Source: Slides and Chapter 2 of [4]

Textbook Information

[1] M. Bellare, P. Rogaway “Introduction to Modern Cryptography” Scaricabile da

[2] V. Shoup A Computational Introduction to Number Theory and Algebra Scaricabile da

[3] J. Katz, Y. Lindell “Introduction to Modern Cryptography” CRC press

[4] A. Miller, A. Narayanan, E. Felten, J. Bonneau, and S. Goldfeder “Bitcoin and Cryptocurrency Technologies: A Comprehensive Introduction”. Princeton University Press.

Course Planning

 SubjectsText References
1Some classical ciphers and their cryptanalysis. Perfect Security and One time pad. Cap 2 from [1]
2Block Cipher and AESCap 3,4 from [1]
3Symmetric Encryption Cap 5 from [1]
4Integrity and Hash Functions Cap 6 from [1]
5Message Authentication Cap 7 from [1]
6Intro to Asymmetric Cryptography. One way Functions and Trapdoor Functions. Discrete Logarithms, Factoring and RSA.Cap 9, 10 from [1], relevant parts from [2]
7Asymmetric encryption. The El-Gamal encryption scheme. Homomorphic Encryption (basics). RSA-OAEP.Cap 11 from [1] and slides
8Bitcoin. How Bitcoin achieves decentralization. Proof of Work. Cap 2 from [4]

Learning Assessment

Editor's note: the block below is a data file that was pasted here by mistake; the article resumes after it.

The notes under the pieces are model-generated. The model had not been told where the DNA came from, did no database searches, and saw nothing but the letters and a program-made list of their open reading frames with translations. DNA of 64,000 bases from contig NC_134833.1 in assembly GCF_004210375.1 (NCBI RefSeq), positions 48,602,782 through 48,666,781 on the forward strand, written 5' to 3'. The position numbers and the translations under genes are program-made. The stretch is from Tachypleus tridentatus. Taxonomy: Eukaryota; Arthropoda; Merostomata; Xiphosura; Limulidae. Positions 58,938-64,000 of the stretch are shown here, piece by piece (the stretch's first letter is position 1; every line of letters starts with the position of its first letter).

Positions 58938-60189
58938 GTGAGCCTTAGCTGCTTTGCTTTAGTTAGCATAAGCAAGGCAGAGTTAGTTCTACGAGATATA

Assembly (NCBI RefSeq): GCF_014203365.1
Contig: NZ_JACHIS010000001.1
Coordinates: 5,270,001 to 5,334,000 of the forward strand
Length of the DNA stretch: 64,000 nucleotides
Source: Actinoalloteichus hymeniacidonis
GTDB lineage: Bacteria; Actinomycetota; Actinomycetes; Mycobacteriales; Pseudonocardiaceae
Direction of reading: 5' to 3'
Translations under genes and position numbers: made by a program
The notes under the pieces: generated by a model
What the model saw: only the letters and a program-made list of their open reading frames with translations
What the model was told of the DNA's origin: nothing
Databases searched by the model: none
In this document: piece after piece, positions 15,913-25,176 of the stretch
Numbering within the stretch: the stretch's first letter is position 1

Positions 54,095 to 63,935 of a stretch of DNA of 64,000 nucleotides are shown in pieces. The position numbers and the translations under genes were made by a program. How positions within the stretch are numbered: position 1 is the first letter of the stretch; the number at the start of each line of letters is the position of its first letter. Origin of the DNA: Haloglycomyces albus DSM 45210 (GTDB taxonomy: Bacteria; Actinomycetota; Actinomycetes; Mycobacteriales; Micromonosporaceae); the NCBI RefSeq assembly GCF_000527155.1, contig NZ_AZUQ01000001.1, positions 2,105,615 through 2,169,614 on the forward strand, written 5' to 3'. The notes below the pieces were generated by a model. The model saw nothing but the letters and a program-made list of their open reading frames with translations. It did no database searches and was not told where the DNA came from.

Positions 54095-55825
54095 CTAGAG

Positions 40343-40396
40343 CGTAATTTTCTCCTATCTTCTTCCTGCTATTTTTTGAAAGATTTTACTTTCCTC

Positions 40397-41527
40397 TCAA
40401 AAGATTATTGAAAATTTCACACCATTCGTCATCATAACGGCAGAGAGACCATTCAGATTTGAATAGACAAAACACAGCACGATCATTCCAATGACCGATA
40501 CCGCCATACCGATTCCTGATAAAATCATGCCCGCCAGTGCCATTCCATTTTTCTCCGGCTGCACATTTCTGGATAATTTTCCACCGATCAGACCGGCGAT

Learning Assessment Procedures

The exam consists in a written test followed by an oral exam. The written test typically consists in 5 (open) questions. 

To pass the written part one should get a minimum of 18. 

Midterms: There might be the possibility of a midterm exam followed by a final exam. The midterm covers the part on asymmetric encryption whereas the final will be on PK cryptaography and Bitcoin. 

Learning assessment may also be carried out on line, should the conditions require it.

Examples of frequently asked questions and / or exercises

  • Exercises on the crypto primitives (example: show that a given encryption scheme is not secure by providing an attack)
  • Algorithms (ex: presenta and explain some of the algorithms studied in class)